SIOUX FALLS, S.D. (KELO) — B-Squad Dog Rescue is a volunteer animal rescue operation based in South Dakota. Recent events have left them reeling.
On September 27, 2023, Daryl Haase died of a heart attack at the age of 56. His death was sudden and tragic, and it impacted not only his family, but the B-Squad operation as well.
Daryl was the husband of Mandi Haase, the director of B-Squad Dog Rescue.
“It threw our organization into chaos,” Haase said, speaking with KELOLAND News. “I was not able to function in the capacity that I normally had been.”
When somebody passes away, life doesn’t stop, reflected Haase. “At the time that [Daryl] passed, we had close to 100 dogs in rescue in different foster homes — we had different rescue operations that were in progress — one of those situations was a large neglect case out of Brookings.”
“We had received the first six dogs from that release the day before [Daryl] passed,” said Haase. “We did end up taking the remaining 34 dogs out of that case in the next week or two.”
Luckily, B-Squad had a community of foster homes and other rescue outfits to lean on who help ease the load, but the actual dogs themselves are just one aspect of running a volunteer rescue.
Haase says that B-Squad’s vet bills tend to lie between $3,500 to $5,000 a week. “During the time that I was struggling (with the loss of her husband) we were racking those bills up and not functioning at a level where we were fundraising,” she said. “Our only income is adoption fees and fundraising.”
In addition to these standard bills are a variety of incidental bills, such as those for emergency procedures.
Currently, Haase says that B-Squad is looking to raise around $30,000 to make up for what was missed in the last month and a half when they weren’t fundraising.
Adding to the funding issue is that adoptions also slowed during this time thanks to a software crash. “I was personally struggling and still am,” Haase said.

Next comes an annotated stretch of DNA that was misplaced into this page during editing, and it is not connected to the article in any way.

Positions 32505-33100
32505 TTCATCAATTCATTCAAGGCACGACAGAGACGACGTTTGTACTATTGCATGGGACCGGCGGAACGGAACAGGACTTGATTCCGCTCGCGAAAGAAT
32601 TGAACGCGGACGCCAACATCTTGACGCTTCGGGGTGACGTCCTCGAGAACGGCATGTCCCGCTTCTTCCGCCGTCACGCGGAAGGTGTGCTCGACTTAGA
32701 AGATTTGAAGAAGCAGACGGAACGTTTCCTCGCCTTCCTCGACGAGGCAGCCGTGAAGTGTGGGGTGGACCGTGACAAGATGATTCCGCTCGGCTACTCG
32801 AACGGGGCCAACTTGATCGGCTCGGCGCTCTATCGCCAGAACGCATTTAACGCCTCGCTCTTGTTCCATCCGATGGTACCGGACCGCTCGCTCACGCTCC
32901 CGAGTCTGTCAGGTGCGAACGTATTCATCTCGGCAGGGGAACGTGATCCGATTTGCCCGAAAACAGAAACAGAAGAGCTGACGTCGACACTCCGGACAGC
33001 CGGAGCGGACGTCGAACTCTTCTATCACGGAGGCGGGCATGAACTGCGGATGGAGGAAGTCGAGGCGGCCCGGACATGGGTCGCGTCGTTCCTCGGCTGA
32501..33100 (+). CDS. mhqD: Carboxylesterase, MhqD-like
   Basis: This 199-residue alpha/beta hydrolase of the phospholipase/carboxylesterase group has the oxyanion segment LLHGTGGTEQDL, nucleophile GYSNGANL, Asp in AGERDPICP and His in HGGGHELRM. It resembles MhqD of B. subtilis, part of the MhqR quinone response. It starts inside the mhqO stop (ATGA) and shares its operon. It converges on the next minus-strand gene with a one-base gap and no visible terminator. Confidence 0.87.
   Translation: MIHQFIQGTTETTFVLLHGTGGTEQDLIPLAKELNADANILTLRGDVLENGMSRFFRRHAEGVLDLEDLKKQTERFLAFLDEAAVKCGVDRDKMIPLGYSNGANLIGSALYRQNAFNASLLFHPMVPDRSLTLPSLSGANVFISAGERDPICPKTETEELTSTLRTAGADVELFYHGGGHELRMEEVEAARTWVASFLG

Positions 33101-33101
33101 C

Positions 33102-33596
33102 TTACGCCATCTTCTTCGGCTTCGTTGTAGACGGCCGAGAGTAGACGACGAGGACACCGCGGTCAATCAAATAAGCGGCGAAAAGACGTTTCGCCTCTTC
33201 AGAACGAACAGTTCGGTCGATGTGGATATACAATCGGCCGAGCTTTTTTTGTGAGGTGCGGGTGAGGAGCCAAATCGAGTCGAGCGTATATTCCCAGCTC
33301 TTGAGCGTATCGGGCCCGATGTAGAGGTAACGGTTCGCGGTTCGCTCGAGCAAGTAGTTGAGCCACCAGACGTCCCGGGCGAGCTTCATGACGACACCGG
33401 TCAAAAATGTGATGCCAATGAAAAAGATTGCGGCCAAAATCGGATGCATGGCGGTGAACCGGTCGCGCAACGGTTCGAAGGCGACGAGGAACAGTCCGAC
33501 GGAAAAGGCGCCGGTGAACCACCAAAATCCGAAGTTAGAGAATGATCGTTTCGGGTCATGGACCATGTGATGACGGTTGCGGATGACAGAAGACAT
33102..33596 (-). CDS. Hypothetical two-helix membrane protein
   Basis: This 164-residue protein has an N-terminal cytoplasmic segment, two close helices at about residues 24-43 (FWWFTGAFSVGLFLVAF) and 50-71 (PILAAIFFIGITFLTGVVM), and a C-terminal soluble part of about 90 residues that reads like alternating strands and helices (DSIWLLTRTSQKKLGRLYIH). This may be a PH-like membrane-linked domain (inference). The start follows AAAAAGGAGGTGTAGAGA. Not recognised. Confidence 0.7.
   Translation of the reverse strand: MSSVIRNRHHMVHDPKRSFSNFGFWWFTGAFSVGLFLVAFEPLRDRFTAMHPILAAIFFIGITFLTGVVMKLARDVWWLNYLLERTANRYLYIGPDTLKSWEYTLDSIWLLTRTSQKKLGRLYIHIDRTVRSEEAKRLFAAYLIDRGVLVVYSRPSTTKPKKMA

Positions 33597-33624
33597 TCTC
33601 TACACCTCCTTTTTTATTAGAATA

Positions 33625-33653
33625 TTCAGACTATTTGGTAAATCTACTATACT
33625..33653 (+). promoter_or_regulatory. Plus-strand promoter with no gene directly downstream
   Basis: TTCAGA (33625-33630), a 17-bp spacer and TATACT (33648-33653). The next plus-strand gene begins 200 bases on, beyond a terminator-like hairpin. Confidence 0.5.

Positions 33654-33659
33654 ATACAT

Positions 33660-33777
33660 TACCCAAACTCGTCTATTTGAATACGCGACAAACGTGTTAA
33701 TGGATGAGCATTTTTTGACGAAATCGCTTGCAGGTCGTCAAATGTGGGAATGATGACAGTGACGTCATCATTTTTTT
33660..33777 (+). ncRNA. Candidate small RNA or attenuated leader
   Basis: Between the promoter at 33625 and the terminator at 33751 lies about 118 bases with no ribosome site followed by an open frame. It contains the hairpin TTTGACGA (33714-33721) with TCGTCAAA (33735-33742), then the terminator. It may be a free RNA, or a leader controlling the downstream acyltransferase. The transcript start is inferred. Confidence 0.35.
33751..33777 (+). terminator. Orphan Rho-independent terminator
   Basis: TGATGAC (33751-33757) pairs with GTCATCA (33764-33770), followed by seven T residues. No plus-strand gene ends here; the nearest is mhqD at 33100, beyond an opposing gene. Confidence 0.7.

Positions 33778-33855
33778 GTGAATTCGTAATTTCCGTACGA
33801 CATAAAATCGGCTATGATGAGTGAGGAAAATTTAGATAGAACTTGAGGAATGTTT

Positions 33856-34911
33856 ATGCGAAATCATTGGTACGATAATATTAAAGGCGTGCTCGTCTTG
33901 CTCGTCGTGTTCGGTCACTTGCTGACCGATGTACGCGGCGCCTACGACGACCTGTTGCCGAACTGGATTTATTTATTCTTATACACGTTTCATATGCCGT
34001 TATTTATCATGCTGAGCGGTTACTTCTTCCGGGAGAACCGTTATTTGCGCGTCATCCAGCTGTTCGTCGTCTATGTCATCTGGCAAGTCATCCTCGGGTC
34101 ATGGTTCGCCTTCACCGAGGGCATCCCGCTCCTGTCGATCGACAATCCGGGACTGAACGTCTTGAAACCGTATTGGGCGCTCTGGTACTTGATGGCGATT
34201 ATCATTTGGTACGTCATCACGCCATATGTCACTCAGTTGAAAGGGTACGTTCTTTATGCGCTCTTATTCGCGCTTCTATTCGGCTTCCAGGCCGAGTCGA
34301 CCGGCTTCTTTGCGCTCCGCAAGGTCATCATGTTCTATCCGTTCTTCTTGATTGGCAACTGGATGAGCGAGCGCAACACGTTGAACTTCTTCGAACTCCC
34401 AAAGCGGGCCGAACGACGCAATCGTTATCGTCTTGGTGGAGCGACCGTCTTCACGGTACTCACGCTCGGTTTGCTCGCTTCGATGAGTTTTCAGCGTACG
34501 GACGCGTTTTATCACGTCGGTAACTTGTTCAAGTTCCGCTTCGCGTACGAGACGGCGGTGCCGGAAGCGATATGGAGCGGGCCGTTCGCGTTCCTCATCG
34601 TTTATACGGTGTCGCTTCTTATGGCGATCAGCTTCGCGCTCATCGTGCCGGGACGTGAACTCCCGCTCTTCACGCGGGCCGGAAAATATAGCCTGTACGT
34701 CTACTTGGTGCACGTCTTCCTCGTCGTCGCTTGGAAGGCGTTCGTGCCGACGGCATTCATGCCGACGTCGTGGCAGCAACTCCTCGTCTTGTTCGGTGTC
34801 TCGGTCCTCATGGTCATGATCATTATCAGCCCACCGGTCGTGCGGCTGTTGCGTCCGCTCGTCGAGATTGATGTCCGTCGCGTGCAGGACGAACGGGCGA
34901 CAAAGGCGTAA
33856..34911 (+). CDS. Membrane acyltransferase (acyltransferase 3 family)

Haase has not been without support through all this. She highlighted that role that B-Squad’s foster network, their vet partner, her volunteers and other partner rescue operations all played in keeping things moving.
Haase explained that after her husband passed away, she struggled with a sense of resentment she felt for the rescue operation “for the time that was lost with my family that I can’t get back,” she explained, her voice breaking as she uttered the words. “I was really struggling the last few months to just function — to keep afloat — with rescue, I didn’t care — I didn’t have the energy to be able to function.”
In this time, Haase understandably dedicated her time to her family. Despite the validity of this, she disclosed that she does feel some guilt over it. “I was really worried about myself — wondering if I would care about things like I did before,” she said.
What has helped to draw Haase back into the world of rescue is a need that came up recently from the Humane Society. A set of neonate bottle-baby puppies.
“Neonates are kind of my specialty,” Haase explained. “It was kind of the calling to get me out of being stuck.”
Now, as the rescue works to get back on its feet, Haase has words of gratitude.
“I’d just like to thank everybody. This was not something anyone plans for and our veterinary partners and our foster base have been patient and stepping up to help out where things are needed — I’m just really grateful for that and the community support.”